“I think that here lies the sense of literary creation: to portray ordinary objects as they will be reflected in the kindly mirrors of future times to find in the objects around us the fragrant tenderness that only posterity will discern and appreciate in the far-off times when every trifle of our plain everyday life will become exquisite and festive in its own right: the times when a man who might put on the most ordinary jacket of today will be dressed up for an elegant masquerade.” —Vladimir Nabokov, “A Guide to Berlin”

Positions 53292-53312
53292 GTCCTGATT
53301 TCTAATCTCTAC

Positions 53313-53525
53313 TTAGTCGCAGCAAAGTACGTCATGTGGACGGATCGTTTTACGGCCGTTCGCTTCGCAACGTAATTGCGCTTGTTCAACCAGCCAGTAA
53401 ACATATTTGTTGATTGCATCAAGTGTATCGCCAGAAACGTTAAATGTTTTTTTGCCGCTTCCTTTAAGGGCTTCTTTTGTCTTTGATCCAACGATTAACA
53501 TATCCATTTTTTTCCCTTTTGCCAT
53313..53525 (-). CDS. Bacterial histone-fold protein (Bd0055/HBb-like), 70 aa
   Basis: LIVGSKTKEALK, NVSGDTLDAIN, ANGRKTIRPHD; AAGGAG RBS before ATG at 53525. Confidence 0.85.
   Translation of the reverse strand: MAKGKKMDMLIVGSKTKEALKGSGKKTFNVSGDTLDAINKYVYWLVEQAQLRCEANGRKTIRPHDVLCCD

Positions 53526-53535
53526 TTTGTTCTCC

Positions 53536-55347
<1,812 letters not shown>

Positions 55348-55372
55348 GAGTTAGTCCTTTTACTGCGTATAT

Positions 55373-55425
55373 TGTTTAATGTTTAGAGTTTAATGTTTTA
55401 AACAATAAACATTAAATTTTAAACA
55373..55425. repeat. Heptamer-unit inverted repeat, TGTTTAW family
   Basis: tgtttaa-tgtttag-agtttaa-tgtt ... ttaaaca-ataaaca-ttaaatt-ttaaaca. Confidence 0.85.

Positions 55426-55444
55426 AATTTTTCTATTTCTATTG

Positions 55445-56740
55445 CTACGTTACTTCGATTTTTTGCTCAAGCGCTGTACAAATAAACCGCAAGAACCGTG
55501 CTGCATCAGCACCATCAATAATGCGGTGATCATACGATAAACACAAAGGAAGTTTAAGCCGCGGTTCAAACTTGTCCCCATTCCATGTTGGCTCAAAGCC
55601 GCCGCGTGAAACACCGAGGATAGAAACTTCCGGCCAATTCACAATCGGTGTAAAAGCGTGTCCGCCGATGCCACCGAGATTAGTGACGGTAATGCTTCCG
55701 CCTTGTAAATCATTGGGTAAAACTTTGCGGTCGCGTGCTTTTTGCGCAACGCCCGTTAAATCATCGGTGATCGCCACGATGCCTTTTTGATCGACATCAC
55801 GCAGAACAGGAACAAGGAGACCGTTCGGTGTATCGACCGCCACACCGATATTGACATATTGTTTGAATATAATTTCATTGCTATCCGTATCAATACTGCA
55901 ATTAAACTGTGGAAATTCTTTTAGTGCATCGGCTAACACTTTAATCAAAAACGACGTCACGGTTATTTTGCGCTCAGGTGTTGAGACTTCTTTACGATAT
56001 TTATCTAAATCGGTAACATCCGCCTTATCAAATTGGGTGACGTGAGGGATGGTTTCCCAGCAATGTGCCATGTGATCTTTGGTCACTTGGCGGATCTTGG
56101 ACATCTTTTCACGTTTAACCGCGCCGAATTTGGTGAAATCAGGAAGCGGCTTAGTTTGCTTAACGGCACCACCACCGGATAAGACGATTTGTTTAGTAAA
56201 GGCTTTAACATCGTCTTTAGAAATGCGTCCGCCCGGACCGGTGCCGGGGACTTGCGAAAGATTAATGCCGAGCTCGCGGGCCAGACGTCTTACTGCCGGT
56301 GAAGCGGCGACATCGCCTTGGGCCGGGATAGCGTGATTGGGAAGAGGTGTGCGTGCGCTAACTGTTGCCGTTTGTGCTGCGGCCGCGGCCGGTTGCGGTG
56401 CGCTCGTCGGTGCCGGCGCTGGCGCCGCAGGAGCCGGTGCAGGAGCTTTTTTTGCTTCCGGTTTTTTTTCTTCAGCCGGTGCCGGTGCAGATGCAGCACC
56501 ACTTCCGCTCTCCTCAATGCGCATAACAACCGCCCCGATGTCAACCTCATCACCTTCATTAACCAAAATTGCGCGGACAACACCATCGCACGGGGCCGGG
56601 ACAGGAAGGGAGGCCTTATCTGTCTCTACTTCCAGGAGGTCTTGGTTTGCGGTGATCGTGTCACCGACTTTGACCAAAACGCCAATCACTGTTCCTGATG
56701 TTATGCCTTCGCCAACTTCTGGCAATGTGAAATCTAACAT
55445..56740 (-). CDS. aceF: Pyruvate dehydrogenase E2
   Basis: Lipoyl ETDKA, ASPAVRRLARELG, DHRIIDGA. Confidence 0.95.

I can’t choose a favorite sentence, but this one seems appropriate because it takes sentences as its subject.
The sentence, I’ll admit, has problems—the best sentences usually do. Too verbose, certainly. Some infelicitous repetitions: “ordinary,” “objects,” “every/everyday,” “future times”/“far-off times.” (What’s this? The comp lit student begs to differ: the repetitions are, in fact, “reflections” that evoke the “mirrors of future times.” Hmph. Maybe.) But the final clause makes up for any grammatical shortcomings. It is a sublime description of one of literature’s great powers: to distill the eternal from the stuff of plain everyday life.